At the heart of the plans is cutting primary school class sizes to just 15, to give state school infants the same good start as their peers in private schools: as the Indy points out, a recent report by the Organisation for Economic Co-operation and Development revealed that the gap in class sizes between state and private schools was larger in the UK – at 13 pupils per class – than anywhere else in the world. Internationally, the difference on average is between one and two pupils per class.
Setting low minimum class sizes would particularly benefit boroughs with a high turnover, like Islington. As a school governor myself, I know how the official number of pupils – recorded each January and on which school funding depends – varies dramatically from term to term. A lower number of pupils to start with means schools could handle an influx of pupils mid year much better.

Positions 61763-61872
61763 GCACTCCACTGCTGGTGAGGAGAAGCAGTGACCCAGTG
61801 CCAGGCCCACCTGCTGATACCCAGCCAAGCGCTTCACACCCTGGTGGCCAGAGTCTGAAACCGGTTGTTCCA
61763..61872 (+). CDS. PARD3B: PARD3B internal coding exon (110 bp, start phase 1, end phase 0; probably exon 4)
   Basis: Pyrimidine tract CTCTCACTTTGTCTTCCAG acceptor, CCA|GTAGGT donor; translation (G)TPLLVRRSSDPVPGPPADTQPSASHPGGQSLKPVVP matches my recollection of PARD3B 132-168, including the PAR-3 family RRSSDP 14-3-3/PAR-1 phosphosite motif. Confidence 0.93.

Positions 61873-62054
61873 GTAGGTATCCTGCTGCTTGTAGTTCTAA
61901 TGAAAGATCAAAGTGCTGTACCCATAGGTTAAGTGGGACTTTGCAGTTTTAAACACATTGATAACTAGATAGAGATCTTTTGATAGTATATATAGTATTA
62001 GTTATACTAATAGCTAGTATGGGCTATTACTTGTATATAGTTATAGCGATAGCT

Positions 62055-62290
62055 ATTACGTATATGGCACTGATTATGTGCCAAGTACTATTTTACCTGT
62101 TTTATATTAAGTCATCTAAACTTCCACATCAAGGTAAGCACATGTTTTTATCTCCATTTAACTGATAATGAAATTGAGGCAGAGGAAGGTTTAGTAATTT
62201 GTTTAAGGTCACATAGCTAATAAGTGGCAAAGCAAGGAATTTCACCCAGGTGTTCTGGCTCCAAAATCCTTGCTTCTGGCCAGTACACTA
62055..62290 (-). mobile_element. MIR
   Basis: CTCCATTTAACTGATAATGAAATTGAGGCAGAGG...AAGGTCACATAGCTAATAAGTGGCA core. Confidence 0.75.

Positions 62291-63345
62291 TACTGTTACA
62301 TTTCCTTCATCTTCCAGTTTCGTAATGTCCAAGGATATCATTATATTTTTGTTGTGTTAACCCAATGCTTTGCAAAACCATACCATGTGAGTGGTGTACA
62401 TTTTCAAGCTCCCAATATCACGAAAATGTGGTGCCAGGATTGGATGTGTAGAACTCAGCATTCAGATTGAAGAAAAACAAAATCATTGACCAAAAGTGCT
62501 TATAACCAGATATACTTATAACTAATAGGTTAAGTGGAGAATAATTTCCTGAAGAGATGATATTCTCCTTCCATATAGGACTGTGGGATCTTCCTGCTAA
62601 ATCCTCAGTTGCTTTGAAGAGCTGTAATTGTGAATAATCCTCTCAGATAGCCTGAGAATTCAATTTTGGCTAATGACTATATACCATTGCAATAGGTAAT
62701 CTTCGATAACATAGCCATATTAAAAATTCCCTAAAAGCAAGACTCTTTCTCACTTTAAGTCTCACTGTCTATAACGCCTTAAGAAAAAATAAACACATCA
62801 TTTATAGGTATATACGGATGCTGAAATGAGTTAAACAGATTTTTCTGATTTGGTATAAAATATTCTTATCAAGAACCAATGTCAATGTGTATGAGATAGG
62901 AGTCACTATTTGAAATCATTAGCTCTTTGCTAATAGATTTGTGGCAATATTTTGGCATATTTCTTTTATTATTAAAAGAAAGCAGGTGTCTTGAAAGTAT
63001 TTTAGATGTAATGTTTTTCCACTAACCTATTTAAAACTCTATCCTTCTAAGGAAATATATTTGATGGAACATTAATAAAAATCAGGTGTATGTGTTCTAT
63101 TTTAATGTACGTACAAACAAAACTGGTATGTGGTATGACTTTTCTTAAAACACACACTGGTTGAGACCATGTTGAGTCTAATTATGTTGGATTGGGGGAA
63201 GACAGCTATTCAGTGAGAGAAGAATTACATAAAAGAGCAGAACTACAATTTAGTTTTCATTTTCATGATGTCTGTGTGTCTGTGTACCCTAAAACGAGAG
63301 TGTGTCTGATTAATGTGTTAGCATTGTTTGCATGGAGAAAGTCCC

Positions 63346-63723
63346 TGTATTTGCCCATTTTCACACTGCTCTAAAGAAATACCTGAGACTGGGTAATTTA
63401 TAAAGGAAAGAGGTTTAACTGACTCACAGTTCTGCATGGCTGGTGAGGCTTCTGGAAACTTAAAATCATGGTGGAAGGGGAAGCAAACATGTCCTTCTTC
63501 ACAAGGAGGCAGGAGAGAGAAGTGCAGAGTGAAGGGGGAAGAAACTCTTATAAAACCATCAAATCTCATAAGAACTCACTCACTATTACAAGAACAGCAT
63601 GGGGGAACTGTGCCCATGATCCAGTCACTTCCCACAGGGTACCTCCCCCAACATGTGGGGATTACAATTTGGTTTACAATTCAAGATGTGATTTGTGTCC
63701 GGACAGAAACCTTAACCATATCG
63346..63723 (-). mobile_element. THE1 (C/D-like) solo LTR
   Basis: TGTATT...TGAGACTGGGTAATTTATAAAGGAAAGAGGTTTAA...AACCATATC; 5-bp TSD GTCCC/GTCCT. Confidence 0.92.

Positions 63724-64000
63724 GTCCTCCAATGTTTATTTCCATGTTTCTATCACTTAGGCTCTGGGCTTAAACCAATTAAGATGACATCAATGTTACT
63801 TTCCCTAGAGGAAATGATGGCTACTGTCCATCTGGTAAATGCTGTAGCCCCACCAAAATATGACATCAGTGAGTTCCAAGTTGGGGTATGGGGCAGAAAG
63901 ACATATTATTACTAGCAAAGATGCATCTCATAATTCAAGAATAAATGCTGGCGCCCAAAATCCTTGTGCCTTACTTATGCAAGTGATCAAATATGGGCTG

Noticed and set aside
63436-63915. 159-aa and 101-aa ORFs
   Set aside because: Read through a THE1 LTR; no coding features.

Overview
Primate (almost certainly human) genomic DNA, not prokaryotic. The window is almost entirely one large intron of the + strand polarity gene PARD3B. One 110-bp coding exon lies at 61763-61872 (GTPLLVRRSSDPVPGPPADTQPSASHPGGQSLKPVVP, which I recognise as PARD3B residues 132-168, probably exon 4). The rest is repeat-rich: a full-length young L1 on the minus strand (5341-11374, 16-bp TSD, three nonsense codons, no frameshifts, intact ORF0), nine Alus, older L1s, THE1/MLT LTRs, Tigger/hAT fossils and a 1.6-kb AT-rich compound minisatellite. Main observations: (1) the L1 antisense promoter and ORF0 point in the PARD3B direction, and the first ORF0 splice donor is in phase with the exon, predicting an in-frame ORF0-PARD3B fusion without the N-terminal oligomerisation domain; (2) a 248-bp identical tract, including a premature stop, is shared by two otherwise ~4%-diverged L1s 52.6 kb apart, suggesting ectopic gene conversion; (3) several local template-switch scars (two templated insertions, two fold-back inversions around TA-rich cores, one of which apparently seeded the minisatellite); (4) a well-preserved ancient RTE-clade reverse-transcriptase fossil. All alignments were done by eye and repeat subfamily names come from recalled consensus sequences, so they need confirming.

Investing in schools isn’t just about improving education, important though that is. It’s crucial for children’s life chances and those of their whole family. Social class still dictates the education you’ll have and the life you’ll lead, not your intelligence or commitment. That’s wrong, and it’s Labour’s shame that it’s still the case.
I’m proud that my party is proposing something that will really change it.